I still have The House Of Horror (The Story Of Hammer Films) with the ol' Twins Of Evil cover, and, of course, Savage Cinema. For years RTW's piece on Straw Dogs in there was the only positive press this film seemed to receive.
Speed : Cinema Of Motion and Ape : The Kingdom Of Kong weren't quite up to scratch, but Cut : The Unseen Cinema was an eye-opener. Cinema Of Mystery, dedicated to Edgar Allan Poe stays in my mind for Arthur Rackham's fantastic picture of the Red Death claiming Prince Prospero - sheer genius!
I wish I had the Hammer volume, but I have a few others...
I had Cinema of Mystery! Bought at a WHSmith book sale in the same job lot as Peter Cushing's Tales of a Monster Hunter from Arthur Barker. The main thing it did was to introduce me to those fantastic Rackham illustrations.
Other Lorrimers here are Swastika, Catastrophe, Freaks and Ape.
Catastrophe:The End Of Cinema? rang a bell as soon as you mentioned it, Rog, but I had to go and look up Swastika: Cinema Of Oppression! Bloody hell, that sounds like a lot of fun - "A detailed study of film & cinema used for propaganda by Hitler, Mussolini, Franco, Hirohito, Lenin, Stalin". Actually it's probably a very interesting book but I'm not sure I'd really have appreciated it at the time.
Italian Western: The Opera of Violence Laurence Staig and Tony Williams Lorrimer, 1975
A few years back I was blathering on about Italian Westerns on another board (it was before we met) and, out of the blue, Laurence Staig posted a reply which began; "I agree with Steve G..." Quite made my day, I can tell you. And to understand quite how much it meant to me, you have to understand just how much this book meant to me back in the 70s.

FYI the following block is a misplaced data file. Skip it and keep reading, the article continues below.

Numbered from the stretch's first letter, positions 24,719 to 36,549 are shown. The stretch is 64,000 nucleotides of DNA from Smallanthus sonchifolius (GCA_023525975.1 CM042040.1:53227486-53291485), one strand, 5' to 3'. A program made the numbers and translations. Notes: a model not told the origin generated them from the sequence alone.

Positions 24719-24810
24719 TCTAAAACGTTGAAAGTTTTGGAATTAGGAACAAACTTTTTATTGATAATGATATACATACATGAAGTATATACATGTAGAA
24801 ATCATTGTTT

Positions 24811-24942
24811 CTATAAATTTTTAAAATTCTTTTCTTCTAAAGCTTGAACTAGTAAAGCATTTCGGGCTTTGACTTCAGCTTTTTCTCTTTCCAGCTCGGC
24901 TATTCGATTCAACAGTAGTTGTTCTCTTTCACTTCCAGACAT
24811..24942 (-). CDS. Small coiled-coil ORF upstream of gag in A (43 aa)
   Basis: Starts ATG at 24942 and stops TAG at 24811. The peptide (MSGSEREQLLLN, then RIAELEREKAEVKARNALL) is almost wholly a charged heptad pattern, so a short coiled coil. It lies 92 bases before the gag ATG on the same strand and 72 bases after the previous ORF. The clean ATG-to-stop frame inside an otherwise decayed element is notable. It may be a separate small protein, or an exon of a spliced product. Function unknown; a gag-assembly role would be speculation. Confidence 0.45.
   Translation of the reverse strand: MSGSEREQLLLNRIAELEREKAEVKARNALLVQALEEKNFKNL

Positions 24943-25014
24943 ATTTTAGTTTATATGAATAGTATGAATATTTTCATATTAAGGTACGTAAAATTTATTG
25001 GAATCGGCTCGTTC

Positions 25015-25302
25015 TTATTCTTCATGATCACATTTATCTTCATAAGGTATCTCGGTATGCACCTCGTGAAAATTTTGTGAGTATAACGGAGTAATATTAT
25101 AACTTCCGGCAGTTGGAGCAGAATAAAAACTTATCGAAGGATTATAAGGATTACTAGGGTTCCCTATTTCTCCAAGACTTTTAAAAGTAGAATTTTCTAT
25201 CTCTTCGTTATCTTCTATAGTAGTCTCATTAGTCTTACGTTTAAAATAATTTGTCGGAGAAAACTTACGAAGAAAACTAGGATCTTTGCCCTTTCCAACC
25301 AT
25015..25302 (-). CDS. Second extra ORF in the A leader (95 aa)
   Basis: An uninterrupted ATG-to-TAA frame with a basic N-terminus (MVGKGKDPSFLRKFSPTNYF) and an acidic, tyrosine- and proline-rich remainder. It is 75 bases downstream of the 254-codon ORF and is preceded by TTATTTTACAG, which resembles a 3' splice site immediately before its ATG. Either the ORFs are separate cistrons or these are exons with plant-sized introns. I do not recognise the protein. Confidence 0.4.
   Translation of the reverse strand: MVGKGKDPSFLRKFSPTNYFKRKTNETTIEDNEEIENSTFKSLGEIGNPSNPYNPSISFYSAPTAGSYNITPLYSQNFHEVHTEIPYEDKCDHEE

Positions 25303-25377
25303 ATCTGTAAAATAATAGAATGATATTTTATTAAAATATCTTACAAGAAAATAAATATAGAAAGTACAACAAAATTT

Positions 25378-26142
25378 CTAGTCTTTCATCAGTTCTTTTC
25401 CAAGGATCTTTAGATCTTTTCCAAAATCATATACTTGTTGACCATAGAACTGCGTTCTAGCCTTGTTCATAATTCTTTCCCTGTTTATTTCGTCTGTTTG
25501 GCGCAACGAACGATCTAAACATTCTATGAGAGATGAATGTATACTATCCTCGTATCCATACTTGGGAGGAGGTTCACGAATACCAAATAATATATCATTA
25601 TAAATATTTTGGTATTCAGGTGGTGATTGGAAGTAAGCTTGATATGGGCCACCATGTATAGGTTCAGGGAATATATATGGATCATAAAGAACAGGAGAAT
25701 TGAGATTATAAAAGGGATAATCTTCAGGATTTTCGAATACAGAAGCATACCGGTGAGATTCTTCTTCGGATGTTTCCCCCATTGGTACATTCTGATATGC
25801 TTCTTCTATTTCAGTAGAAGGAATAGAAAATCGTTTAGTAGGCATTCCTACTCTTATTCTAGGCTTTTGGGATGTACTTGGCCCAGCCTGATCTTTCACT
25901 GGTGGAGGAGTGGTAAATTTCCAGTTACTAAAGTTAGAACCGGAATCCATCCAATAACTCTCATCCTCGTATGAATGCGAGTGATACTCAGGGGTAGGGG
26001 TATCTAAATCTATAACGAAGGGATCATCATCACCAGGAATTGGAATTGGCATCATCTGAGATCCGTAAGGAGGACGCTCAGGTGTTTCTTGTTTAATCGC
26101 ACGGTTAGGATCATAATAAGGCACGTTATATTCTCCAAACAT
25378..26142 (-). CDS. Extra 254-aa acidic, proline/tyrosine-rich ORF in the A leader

Unfortunately, I couldn't even begin to explain it.
This book was a dream. The fact that somebody had written a whole book about these films that I loved so much. I've no idea how many times I must have read it. I read it again recently and it's still a great book. Staig and Williams clearly wrote it quite simply because they loved these films and wanted to address the fact that, at the time, they were largely dismissed out of hand as "Spaghetti westerns", i.e., cheap Italian knock-offs of the real "authentic" American thing, i.e, John Ford.
Italian Western: The Opera of Violence was the first and at that point the only book to make the case for the Italian western as innovative and unique cinema. Christopher Frayling's scholarly Spaghetti Westerns: Cowboys and Europeans from Karl May to Sergio Leone, a more academic and far less interesting book to me, wasn't published until some years later.